Watch for these upcoming cannabis catalysts
Some investors have suggested that cannabis stocks have lost their appeal. Others believe that cannabis stocks are so overvalued that the only way from here is down.
Although this past quarter has been a very tough one for the sector, we do not believe that this will continue. Indeed, we feel that we are very close to the bottom.
Share prices have pulled right back. Revenues have been increasing and some of the valuations have really come back down to earth. We believe that we are still well within a bull market and that cannabis stocks could potentially fair very well in the latter half of the year and into the first quarter of 2020.
We also recently discussed how the cannabis industry has been consistently seasonal over the past couple of years. As per the seasonal trend, we are expecting cannabis stocks to perform far better in the second half of the year. Additionally, we believe there are significant catalysts coming in the latter half of the year that should also fuel the bull market.
It is often said that investors "buy the rumour and sell the news" and this is never truer than in the cannabis industry. So without further ado, here are some of the near term catalysts that we think will really drive certain cannabis stocks prices, and with them, cannabis markets in general.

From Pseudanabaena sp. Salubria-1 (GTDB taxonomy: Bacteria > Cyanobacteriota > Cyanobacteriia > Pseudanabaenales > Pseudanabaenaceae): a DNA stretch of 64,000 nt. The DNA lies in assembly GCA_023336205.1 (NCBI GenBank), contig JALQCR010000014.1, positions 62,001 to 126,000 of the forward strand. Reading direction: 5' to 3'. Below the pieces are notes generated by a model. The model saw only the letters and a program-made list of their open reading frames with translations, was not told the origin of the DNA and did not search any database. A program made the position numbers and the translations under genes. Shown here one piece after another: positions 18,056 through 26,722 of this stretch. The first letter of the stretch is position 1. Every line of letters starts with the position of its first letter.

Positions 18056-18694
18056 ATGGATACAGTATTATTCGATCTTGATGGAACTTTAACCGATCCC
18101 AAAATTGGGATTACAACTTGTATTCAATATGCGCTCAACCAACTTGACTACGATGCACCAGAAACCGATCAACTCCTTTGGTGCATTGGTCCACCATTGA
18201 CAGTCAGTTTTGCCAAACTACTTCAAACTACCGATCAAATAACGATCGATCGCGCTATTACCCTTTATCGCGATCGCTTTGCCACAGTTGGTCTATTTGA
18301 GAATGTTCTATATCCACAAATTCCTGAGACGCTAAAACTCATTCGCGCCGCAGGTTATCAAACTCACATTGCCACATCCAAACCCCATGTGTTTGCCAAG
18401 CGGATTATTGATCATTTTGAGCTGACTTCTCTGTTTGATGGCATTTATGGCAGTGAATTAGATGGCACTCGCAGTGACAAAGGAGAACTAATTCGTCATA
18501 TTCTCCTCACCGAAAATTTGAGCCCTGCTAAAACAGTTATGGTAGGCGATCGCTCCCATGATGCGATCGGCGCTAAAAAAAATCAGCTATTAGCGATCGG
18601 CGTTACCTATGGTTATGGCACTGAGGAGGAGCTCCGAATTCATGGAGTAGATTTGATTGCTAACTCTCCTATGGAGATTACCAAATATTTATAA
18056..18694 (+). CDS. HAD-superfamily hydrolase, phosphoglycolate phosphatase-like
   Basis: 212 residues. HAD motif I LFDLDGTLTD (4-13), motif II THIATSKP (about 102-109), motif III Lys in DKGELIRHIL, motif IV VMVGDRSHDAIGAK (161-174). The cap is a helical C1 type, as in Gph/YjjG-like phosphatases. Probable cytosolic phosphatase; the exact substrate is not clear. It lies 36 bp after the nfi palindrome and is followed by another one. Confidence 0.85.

First to Canada
Additional Ontario and Alberta stores with increasing revenue
We have long spoken about just how bad the legalisation of recreational cannabis in Canada has been. First off, legalisation was for flower and low-potency oils only, and no-one wants low-potency oils. The biggest demand is for the high-potency vape oils. It is estimated that the black market for vape pens in Canada is over $1 billion per year. $1 billion!
Then there was the lack of brick and mortar retail stores. On Day One (18th October 2018) there were very few stores open for business, with Ontario (the largest Province by population) having no stores at all. Instead, they launched with online sales only, through the Ontario Cannabis Store. It was an absolute disaster to say the least.
As of April this year, Ontario has allowed private brick and mortar retail stores. Though this wasn't much of a change, as there are currently only 25 operational stores, which is pathetic. To put this in perspective, it is estimated that Ontario could support around 1,000 stores.
In November, a moratorium was placed on the issuing of any additional retail licenses in Alberta, given the dramatic shortages in supply. The shortage was so bad that some of the stores could only remain open from Wednesday to Saturday. They simply didn't have enough stock to stay open for the entire week.
However, this is slowly changing. Not only has supply started to increase, as the largest LP's ramp up their production capacity, but Alberta has now allowed additional licenses to be issued, and Ontario is looking to open 50 new cannabis stores. More stores mean more sales, and more sales mean better numbers being reported in the quarterly earnings.
We expect the number of stores to rapidly increase as supply ramps up, and as new products and form factors are introduced to the market.
Speaking of new products…
Canada Legalisation 2.0